I think, your question is not specific to Akka.NET exclusively. So I'll answer it being Akka/Scala developer.
0 Not everything is an actor. Functions are still functions with all that functional composition and purity.
- Actor model becomes very useful when you extend beyond CRUD in the land of Domain-Driven-Design and Hexagonal Architecture.
- I can't tell for .NET, but in the JVM world most database calls (JDBC) are blocking. Meanwhile, actor system usually works on a limited thread pool compared in size to the number of your CPU cores. So, if your actor system works with blocking calls, Akka allows to configure separate thread pool for that subsystem, i.e. subtree of the actor system's supervision tree. So you can leave your nonblocking business core with 4 threads and give 200 threads to storage subsystem.
- Immutable (Persistent, Functional) data structures are the key. You don't need synchronisation to use them. Though sometimes you may need to pass a reference to e.g. ByteStream. Well, you should check that sender doesn't try to work with the instance after it had been sent.
In general, what is the main difference between Erlang and Akka implementations?
In Erlang each actor has its own heap and garbage collector. Hence, no shared mutable state, no stop-the-world gc. This gives us soft realtime qualities. But you pay on copying data from actor to actor. In JVM (and .NET?) heap and gc are shared. You don't have overhead like in Erlang, but you should be disciplined not to shoot yourself in your own foot.
Now a couple of use cases I myself have encountered.
You know RabbitMQ: exchanges, queues, bindings... If connection fails - some drivers can automatically redeclare them all. I've implemented this logic with Akka, because the driver didn't suit my needs. It was first hard to figure out that logic, but after a managed to separate, what was ephemeral, and what should persist failure - things clicked. The former went to worker actors, while the letter resided in actor's props (which is effectively an actor instance config) and supervisors. This is what is meant when you hear of actor resiliency and self-healing. It is not out-of-the-box, but actors help greatly to implement this logic as straightforward as possible, right after you figure it out yourself.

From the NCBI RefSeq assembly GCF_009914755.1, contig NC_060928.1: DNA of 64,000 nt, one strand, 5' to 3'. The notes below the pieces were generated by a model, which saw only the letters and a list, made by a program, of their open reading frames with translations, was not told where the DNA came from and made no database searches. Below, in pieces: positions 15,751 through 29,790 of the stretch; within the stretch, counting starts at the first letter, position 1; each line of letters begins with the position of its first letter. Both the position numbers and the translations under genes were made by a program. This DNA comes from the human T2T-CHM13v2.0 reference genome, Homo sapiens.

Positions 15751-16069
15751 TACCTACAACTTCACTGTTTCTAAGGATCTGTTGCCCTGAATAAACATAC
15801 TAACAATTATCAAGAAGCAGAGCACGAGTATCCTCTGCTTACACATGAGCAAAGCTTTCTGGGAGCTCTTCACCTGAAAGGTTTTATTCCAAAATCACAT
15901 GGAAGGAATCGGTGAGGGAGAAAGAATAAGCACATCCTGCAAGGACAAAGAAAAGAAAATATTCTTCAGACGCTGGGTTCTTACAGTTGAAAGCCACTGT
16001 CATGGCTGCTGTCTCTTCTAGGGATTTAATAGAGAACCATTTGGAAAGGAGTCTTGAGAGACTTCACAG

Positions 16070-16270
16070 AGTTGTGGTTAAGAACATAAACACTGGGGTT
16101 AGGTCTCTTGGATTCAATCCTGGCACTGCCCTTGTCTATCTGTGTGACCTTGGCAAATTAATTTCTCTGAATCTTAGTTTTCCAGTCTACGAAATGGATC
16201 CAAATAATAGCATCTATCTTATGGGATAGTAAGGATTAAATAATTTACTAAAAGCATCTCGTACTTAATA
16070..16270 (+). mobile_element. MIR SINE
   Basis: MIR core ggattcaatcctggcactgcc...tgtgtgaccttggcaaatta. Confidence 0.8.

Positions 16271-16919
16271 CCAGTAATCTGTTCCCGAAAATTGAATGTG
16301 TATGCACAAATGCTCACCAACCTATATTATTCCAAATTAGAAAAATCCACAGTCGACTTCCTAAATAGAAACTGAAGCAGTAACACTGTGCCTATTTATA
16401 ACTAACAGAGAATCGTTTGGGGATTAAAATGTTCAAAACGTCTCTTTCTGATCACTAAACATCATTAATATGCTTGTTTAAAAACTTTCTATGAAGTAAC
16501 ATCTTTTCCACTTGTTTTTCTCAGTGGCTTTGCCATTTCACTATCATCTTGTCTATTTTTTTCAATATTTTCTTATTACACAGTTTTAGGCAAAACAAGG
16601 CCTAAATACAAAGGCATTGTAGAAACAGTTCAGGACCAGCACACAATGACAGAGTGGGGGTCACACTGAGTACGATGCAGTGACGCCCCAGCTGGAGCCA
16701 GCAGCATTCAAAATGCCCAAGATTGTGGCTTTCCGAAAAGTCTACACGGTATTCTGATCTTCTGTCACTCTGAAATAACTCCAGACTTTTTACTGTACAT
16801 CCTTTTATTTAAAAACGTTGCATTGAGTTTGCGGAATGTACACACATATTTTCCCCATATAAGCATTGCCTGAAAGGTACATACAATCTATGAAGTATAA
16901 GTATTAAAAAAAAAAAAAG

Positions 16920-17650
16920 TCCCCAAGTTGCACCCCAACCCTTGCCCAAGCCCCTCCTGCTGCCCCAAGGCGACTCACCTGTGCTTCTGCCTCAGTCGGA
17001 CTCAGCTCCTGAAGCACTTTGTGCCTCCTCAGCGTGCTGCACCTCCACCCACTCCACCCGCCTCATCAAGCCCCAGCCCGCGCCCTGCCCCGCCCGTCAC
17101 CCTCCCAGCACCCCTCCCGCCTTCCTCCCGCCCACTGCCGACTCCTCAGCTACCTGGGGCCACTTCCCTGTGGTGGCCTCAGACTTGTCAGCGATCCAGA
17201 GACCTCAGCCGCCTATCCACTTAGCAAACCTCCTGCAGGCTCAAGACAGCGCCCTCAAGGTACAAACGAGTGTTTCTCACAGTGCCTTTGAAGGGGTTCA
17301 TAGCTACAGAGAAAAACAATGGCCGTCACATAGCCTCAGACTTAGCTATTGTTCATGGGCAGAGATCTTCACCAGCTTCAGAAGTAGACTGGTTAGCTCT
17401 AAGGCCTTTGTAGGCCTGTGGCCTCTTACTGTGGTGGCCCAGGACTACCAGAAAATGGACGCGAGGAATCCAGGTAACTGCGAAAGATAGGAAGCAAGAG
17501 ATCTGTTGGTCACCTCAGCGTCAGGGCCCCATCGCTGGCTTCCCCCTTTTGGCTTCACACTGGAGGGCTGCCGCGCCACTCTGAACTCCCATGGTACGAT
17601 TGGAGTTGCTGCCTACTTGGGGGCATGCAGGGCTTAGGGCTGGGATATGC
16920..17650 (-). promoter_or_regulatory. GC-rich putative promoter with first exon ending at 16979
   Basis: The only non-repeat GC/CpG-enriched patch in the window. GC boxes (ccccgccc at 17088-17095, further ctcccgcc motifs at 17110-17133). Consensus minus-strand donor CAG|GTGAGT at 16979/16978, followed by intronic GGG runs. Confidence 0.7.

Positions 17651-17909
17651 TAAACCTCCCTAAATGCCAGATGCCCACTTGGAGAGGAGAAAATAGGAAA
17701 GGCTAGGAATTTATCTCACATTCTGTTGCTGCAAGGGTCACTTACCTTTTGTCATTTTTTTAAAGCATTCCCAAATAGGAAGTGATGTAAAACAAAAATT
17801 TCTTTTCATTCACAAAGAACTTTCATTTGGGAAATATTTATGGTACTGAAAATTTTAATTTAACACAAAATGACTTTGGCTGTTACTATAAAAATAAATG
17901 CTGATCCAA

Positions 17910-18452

Hexagonal architecture and concurrency. I've implemented CAS 3.0 Protocol Specification for internal needs using Akka.
First of all, business core, http server, http client, db interaction - all were separated in different actor subsystems and had clear interaction surface. You can test them separately. Business core doesn't know, what an http protocol is. It just known how to handle business commands. It doesn't know anything about db including interfaces. It just knows what messages to send and what to receive. And db's ActorRef, of course.
Second, in CAS protocol there are quite a few things that you need to check for a single user request. So, I implemented every check in a separate worker actors. They are configured with necessary ActorRef-s and a timeout. Either they finish processing before timeout and commit suicide, or the timeout is reached, and the produce error response and, again, commit suicide. Meanwhile, there are other actors, which I called services. They act as supervisors for mentioned workers and existed as long as the whole runtime. Their ActorRef-s are static addresses, which you can use to configure different runtime components during application startup.
Hope this helps